For #2, “Unfortunately, we have realized through this process that we are not a good fit for this project. We apologize for the time spent on the revision process, but will pass all of our documentation on to you so it may go more quickly with the next contractor.”
posted by metasarah at 10:31 AM on November 8 [1 favorite]


If you do commercial work with a $6K minimum, I think one comfort factor for you is that your true prospects probably aren't making picks based on Google reviews.

I don't think he said he did commercial work? It sounds residential to me, but maybe I misunderstood. If it is residential, I have a lot of experience hiring people to do jobs in the $5k-50k range for my house, and I most assuredly do look at online reviews and pay attention to them. They aren't the only thing I look at by any means, but any contractor who has a pattern of poor reviews is unlikely to even get a call from me unless I have a few overwhelmingly positive personal testimonials about them from people I know and trust. I think the concern over negative reviews should be taken seriously. (That said, I don't put a lot of weight into reviews that are negative because "they didn't even want to come out and bid" or similar.)

I think the "referral" to Nextdoor or Facebook Groups is a good idea. I have found a number of people to do smaller jobs that way, and it works pretty well. And it lets you avoid having to vouch for anyone in particular. You might be able to win extra points if you give people a couple of bullet points on things to watch out for/check on as they're choosing someone to do the job.
posted by primethyme at 12:11 PM on November 8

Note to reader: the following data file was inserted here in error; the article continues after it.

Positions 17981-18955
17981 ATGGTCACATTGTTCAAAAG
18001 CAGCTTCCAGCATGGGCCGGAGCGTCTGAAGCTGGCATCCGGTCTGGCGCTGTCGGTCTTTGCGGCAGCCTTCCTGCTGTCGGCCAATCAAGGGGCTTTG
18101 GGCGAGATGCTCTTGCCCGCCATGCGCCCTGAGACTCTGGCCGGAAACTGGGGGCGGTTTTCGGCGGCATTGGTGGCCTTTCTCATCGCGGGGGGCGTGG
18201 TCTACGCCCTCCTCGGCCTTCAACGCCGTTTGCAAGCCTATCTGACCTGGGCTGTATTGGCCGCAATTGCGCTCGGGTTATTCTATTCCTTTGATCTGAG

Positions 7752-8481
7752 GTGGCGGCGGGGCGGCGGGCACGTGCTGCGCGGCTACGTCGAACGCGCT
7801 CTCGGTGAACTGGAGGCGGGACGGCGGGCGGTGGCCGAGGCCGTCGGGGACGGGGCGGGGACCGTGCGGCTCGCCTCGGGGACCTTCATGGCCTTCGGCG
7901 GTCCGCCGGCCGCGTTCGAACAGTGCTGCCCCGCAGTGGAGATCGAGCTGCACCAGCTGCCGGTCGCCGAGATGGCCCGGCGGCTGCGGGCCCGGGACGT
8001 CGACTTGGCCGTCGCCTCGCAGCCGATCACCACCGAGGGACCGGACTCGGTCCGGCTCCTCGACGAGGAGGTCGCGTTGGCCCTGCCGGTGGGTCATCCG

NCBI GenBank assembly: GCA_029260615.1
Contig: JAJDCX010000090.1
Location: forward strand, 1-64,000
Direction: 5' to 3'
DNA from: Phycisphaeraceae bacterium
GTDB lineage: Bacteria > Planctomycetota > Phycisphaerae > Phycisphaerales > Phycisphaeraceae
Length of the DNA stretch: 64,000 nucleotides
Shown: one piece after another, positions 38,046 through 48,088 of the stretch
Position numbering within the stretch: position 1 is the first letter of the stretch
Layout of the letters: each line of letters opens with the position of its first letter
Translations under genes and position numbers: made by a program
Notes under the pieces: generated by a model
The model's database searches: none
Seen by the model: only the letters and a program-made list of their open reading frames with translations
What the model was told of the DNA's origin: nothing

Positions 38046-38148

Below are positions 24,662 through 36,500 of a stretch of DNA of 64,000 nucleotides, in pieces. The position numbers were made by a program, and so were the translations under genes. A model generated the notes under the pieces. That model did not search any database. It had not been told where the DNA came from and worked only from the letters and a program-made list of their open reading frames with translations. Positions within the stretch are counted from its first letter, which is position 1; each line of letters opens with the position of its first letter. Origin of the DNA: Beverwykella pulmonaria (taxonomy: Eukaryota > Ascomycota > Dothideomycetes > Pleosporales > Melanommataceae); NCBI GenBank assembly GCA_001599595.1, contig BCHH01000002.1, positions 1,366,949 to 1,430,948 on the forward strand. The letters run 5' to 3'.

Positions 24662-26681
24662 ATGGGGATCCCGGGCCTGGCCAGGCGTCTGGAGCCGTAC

"I'm sorry, we're not going to be able to quote for this job; we are fully booked. Thanks so much for considering us."
posted by DarlingBri at 1:24 PM on November 8 [2 favorites]


Definitely worth putting some effort into finding some local small guys who would like to take the small business from you. "We're not geared up for that kind of job but I can give you a couple of recommendations who probably would be". You keep your reputation (or even increase it), and get some smaller operators on your side. You never know, you might want to subcontract them for a huge job at some point in the future. And, once in a blue moon, they might get an enquiry for a job way out of their league and refer it to you.

Exactly this happened to me when I was running a computer company and we'd decided to exclude all single-user customers. The payback can be enormous.
posted by tillsbury at 4:34 PM on November 8 [2 favorites]


So I have a small trade business. We do light outdoor construction. We have a bare minimum budget of $6000 for any project given the number of our employees, daily overhead, equipment and just the way we set up. If we go smaller say $2000 we prone to lose money.

Tell potential clients you do certain type of projects (give examples) as you have the most experience with them, and you bill at minimum $6000 for a job.

If you know up front they will be a bad fit, just say you're fully booked and can't accommodate more work, but are more than happy to refer them to other businesses.
posted by GiveUpNed at 10:25 AM on November 10